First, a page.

History has been kinder to the American generals of World War II—Marshall, Eisenhower, Patton, and Bradley—than to the generals of the wars that followed. Is this merely nostalgia? Here, Thomas E. Ricks answers the question definitively: No, it is not, in no small part because of a widening gulf between performance and accountability.
During World War II, scores of American generals were relieved of command simply for not being good enough.
In The Generals we meet great leaders and suspect ones, generals who rose to the occasion and those who failed themselves and their soldiers. Marshall and Eisenhower cast long shadows over this story, but no single figure is more inspiring than Marine General O. P. Smith, whose fighting retreat from the Chinese onslaught into Korea in 1950 snatched a kind of victory from the jaws of annihilation. But Smith’s courage and genius in the face of one of the grimmest scenarios the marines have ever faced only cast the shortcomings of the people who put him there in sharper relief.
If Korea showed the first signs of a culture that neither punished mediocrity nor particularly rewarded daring, the Vietnam War saw American military leadership bottom out. In the wake of Vietnam, a battle for the soul of the US Army was waged with impressive success. It became a transformed institution, reinvigorated from the bottom up. But if the body was highly toned, its head still suffered from familiar problems, resulting in tactically savvy but strategically obtuse leadership that would win battles but end wars badly.
Ricks has made a close study of America’s military leaders for three decades, and in his hands this story resounds with larger meaning: the transmission of values, strategic thinking, the difference between an organization that learns and one that fails. Military history of the highest quality, The Generals is also essential reading for anyone with an interest in the difference between good leaders and bad ones.
©2012 Thomas E. Ricks (P)2012 Blackstone Audio, Inc
"[A] savvy study of leadership in the US Army…Ricks presents an incisive, hard-hitting corrective to unthinking veneration of American military prowess." (Publishers Weekly)
"Thomas E. Ricks has written a definitive and comprehensive story of American generalship from the battlefields of World War II to the recent war in Iraq. The Generals candidly reveals their triumphs and failures, and offers a prognosis of what can be done to ensure success by our future leaders in the volatile world of the twenty-first century." (Carlo D’Este, author of Patton: A Genius for War)
"This is a brilliant book—deeply researched, very well-written, and outspoken. Ricks pulls no punches in naming names as he cites serious failures of leadership, even as we were winning World War II, and failures that led to serious problems in later wars. And he calls for rethinking the concept of generalship in the Army of the future." (William J. Perry, 19th US Secretary of Defense)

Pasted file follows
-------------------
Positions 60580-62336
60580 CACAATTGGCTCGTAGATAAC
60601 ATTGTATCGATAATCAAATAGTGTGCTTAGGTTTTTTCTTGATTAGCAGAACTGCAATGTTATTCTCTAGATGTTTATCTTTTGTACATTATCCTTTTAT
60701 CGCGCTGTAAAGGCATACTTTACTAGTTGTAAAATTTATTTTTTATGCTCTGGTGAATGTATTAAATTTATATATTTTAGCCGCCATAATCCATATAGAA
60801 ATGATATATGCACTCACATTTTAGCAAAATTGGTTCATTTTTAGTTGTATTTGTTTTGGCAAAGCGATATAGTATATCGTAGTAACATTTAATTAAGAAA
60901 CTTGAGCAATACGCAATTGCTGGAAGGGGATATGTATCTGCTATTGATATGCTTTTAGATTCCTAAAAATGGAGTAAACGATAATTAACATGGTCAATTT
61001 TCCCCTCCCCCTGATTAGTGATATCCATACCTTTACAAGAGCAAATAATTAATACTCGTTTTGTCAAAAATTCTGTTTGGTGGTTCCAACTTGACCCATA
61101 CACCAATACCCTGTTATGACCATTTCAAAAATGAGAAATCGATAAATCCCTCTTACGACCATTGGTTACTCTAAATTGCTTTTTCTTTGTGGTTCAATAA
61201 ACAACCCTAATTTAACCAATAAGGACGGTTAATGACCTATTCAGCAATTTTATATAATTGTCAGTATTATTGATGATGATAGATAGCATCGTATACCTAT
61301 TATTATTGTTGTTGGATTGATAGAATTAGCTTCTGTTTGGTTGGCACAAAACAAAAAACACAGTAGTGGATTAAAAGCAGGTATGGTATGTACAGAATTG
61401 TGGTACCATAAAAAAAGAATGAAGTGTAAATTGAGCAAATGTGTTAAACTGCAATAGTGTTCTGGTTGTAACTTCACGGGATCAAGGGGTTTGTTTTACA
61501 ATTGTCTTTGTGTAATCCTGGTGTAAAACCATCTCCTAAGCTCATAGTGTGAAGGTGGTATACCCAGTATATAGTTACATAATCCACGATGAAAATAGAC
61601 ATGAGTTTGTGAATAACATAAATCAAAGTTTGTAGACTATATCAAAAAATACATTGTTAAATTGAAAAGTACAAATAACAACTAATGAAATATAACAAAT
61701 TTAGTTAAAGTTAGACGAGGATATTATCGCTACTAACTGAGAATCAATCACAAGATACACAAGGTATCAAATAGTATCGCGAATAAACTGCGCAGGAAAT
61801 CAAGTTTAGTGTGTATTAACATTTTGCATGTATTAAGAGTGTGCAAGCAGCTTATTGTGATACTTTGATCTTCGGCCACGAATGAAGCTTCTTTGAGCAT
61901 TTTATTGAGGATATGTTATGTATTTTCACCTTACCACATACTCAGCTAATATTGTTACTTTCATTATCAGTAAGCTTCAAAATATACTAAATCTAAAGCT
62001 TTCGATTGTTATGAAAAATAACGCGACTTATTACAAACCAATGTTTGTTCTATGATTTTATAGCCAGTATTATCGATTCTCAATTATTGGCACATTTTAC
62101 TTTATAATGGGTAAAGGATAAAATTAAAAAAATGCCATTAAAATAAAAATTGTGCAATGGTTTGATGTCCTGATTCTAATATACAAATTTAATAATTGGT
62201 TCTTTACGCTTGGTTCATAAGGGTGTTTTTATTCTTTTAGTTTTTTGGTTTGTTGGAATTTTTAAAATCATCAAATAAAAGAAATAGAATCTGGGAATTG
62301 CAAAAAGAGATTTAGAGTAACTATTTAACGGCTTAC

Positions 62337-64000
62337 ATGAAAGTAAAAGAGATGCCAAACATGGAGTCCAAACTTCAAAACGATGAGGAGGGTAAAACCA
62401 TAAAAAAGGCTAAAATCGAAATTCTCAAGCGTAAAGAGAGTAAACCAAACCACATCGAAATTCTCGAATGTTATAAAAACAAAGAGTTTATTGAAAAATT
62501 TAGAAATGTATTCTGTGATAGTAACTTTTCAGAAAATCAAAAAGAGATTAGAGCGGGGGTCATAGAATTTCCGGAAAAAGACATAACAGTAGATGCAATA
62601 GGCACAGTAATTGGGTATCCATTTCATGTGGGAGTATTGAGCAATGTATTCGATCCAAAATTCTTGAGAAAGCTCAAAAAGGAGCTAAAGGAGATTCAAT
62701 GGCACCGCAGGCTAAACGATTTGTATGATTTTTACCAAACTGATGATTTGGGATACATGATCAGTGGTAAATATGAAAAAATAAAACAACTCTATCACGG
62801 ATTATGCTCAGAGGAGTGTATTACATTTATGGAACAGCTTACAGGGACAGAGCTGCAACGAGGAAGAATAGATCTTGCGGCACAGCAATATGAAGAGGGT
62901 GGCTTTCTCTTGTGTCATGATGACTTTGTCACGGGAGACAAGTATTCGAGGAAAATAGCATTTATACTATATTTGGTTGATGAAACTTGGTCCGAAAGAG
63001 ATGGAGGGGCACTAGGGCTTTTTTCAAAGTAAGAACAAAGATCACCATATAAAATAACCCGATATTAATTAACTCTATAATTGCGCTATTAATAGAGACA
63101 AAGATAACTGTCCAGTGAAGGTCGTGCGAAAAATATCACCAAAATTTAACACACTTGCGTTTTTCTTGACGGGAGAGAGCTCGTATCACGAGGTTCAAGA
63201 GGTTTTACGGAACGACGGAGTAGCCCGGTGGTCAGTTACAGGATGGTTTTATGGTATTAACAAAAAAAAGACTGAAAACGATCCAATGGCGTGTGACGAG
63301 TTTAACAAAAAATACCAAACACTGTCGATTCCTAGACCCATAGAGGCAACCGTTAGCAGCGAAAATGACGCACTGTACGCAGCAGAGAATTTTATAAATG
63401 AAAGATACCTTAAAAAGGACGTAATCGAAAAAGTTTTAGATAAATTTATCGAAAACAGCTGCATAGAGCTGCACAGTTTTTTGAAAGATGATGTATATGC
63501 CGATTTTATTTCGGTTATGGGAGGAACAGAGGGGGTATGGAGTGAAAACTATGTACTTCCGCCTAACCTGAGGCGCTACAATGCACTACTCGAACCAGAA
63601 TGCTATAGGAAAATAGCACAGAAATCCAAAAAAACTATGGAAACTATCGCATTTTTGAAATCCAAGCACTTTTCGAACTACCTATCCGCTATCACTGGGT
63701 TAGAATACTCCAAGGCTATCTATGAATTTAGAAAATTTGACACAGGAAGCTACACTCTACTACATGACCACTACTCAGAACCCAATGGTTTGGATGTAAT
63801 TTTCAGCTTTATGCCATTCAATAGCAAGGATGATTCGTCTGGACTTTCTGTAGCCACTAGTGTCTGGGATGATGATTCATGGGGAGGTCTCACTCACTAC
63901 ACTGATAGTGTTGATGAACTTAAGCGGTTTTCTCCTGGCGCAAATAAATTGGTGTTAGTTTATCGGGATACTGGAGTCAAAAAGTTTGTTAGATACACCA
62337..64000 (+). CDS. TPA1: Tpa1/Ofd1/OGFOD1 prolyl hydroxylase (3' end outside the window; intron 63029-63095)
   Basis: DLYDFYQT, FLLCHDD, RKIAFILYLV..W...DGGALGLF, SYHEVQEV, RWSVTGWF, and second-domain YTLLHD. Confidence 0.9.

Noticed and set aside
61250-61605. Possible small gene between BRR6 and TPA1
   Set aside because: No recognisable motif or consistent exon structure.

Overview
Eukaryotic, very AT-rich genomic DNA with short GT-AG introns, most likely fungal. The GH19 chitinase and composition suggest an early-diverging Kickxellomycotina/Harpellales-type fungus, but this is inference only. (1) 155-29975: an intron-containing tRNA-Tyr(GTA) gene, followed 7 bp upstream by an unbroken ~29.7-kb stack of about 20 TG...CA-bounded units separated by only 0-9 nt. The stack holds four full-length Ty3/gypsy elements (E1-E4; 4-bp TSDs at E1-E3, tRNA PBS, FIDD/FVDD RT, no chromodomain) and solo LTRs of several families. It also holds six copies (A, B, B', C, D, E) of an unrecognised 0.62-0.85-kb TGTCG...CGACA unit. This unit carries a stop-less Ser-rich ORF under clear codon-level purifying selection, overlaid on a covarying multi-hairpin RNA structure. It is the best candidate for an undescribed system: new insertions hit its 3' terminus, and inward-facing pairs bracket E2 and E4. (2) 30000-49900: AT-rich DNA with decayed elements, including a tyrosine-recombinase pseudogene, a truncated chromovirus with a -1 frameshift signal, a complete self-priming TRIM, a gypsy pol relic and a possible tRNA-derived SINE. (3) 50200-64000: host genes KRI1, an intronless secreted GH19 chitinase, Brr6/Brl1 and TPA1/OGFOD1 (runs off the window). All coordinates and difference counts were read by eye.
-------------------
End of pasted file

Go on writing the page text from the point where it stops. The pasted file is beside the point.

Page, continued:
Great book. An interesting look at history, personnel management and the state of the modern military. Focused on the Army, this book has a slightly romanticized view of the WWII general staff and their imprint on history, but does a good job supporting the thesis. This author clearly has a command of the history and many of the under the radar movements that shaped military discourse. With luck a book that looks into the tradition of personnel management in the Navy will be written by this author.
The books flows well and is easy to understand. As it is an audiobook, names can be challenging to remember and place. The points and story vignettes are well written and stay very close to the written accounts and steer clear of hyperbole and revisionist history that is often found in books that examine impactful events like Korea and Vietnam. Deep historical knowledge or passion in this or adjacent subjects isn't necessary to enjoy the book; I suggest the book to any journeyman interested in history or business/management.
Making my way through all the US President a biography at a time.
An impressive analysis of WWII Generals as put in place under George Marshall and the failures of them & the system since then (as well as the occasional successes of the individual with slow systemic improvements).
The main thesis is accountability and the role of relieving Generals when they fail - which doesn't happen. But the author touches on more complex and useful aspects of leadership and organisational change.
The story of WWII Generals is well told but brief too much so in the case of Patton. Korea, Vietnam and Iraq are very insightful and shed excellent light on the political issues that Generals sought to avoid considering or the death of civilian / military discourse.
It's packed with nuggets of insight. Many bookmarks in this one.
I am not a military person, nor do I come from a military family. Keeping in mind that background, this book by Thomas Ricks, still has the ring of truth about it's conclusions. In detailing individual general's and the system's, successes and failures, strengths and shortcomings, The author makes a case for strategic as well as tactical training of officers. Today we have an army that is tactically trained, but sorely lacking in strategic, creative thinking. Generals who know how to win a war but have no idea what to do after they have won.